See the new renderings of Kevin Cogan’s controversial Lexington Road high-rises

June 28, 2018

By Marty Finley – Reporter, Louisville Business First

The Louisville development firm led by Kevin Cogan released the most detailed look yet at its controversial high-rise project that has been under development for years at the triangle of properties it owns at Lexington Road, Grinstead Drive and Etley Avenue.

The new renderings were released during a final neighborhood meeting Wednesday at the Girl Scouts of Kentuckiana, where neighbors continued to express concern and fears about the height of the complex and its impact on traffic. The project will include three apartment, condo and hotel towers at different heights, with the tallest standing at 34 stories under the latest proposal.

The hearings are known as design charrettes as Cogan’s firm, Jefferson Development Group, and his design team take input from those who live in the Crescent Hill, Cherokee Triangle, Irish Hill neighborhoods and the Lexington Road Preservation Area.

The plan’s commercial uses have been tweaked since the design meetings started during the summer of 2016, but the height has remained — to the consternation of the project’s detractors. JDG now plans to file its official plans with the city in the next few weeks. That filing will start the rezoning process, which will trigger public hearings by the Louisville Planning Commission.

The latest design of the project, which is expected to cost more than $200 million, calls for 581 apartment and condo units, 299 hotel rooms, 65,000 square feet of office space, nearly 41,000 square feet of retail space and almost 1,800 parking spaces in an internal parking garage that would be invisible to the public.

Some of those numbers have been scaled down. In October, the project called for nearly 750 apartment and condo units and about 158,000 square feet of office space.

Bill Bardenwerper, a Louisville land use and zoning attorney who represents Cogan’s firm, said that under the newest proposal, he expects about 870 people would live in the complex’s apartments and condos, the price of which have not been finalized. Bardenwerper also expects most of the apartments and condos to be on the high end, but he said a component of affordable housing could be required by the city for the plan to gain approval.

Other proposed design features include crosswalks, wide sidewalks, trees and other landscape and green space features, bicycle parking, public art installations, ride share pull-off and pick-up spots, a large courtyard and contemporary glass and building materials.

JDG proposes a building with only six stories at the corner of Grinstead Drive and Etley Avenue and step-backs for the high-rises so passers-by won’t be looking up at boxy, monolithic towers.

From the transportation side of things, JDG is exploring the possibility of new traffic signals at the intersections of Lexington and Etley and Grinstead and Etley.

A traffic study conducted for the project estimates that the development would add fewer than 300 vehicles at the Lexington and Grinstead intersection during both the morning and evening peak hours.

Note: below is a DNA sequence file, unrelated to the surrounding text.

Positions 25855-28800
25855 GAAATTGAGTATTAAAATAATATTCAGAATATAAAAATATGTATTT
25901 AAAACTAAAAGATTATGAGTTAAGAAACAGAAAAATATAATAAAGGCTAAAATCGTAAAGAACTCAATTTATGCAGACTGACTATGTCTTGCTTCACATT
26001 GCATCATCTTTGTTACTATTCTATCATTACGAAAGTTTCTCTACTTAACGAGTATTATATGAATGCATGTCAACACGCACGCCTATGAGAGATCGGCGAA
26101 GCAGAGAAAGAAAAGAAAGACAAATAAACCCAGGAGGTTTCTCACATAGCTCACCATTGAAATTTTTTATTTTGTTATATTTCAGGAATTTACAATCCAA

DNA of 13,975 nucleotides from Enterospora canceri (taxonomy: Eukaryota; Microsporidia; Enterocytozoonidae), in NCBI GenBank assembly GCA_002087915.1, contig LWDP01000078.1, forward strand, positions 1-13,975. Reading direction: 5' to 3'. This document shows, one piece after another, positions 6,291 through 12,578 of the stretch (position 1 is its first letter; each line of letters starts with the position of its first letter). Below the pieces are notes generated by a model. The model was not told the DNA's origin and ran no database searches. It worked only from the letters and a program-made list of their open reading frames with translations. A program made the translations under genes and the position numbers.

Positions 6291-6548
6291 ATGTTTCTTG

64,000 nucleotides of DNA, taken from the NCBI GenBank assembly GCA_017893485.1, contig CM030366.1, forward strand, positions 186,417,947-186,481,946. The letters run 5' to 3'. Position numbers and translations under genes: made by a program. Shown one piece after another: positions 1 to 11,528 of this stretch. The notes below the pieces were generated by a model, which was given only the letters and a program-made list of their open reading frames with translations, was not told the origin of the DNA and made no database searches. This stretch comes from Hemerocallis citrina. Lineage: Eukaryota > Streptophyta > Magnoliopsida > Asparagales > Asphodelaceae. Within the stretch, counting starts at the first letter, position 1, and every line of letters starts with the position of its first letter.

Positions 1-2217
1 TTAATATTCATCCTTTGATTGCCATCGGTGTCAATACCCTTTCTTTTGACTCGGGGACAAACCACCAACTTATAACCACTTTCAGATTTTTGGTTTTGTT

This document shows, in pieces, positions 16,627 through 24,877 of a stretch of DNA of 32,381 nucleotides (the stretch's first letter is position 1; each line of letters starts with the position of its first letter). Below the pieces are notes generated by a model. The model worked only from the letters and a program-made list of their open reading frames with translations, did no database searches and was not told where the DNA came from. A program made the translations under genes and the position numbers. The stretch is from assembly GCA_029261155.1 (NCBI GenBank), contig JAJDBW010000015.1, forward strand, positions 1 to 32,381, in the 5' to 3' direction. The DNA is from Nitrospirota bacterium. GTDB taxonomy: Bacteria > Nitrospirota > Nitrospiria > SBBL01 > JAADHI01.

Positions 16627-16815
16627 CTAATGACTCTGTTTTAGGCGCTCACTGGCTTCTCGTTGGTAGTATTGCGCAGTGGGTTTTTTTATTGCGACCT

The 3.3-acre property is now a hodgepodge of small businesses, including upscale steakhouse Le Moo, Fante’s Coffee and Nu Yale Cleaners, most of which are expected to be part of the new development. Parkside Bikes previously had a store there as well.

But feelings about the complex remained mixed. Most neighbors at the meeting admitted that some redevelopment is needed for this site, BUT they said Cogan’s project is excessive and could detract from the beauty of Cherokee Park and surrounding areas.

“It feels suffocating to see these tall, tall buildings so close to Cave Hill Cemetery,” one attendee said.

But Bardenwerper countered that the site in its current form is the Wild West from a development perspective, and Louisville has a chance to capitalize on an opportunity that other cities already have embraced, adding that status quo is not the answer here.

“Is Louisville truly ready for a visionary project that is going to drastically change the community?” he asked.

Others spoke out in favor of the plan, with one attendee saying he temporarily moved away from Louisville because he didn’t see the bold development and ideas embraced by other cities. The man went on to say that Louisville is spending money to educate students, then shoving them out of the community because they see an unwillingness by other residents to grow and adapt.

The project also has been hailed by many in the Louisville business community as a progressive step that better positions Louisville to compete with peer cities.

Chandler Bainter, an Irish Hill resident, has been one of the most vocal detractors of the project and again called out Cogan, who does not attend the meetings, for failing to listen to those who say they are open to a development but appalled by this project’s height.

“He doesn’t give a flip,” Bainter said.

JDG President Erica Hodge defended Cogan and his vision for the site, saying he wants to give back to the community as he has with other local developments.

“We stand by the project,” she said. “We feel the project is needed in Louisville, and we think this is the perfect location.”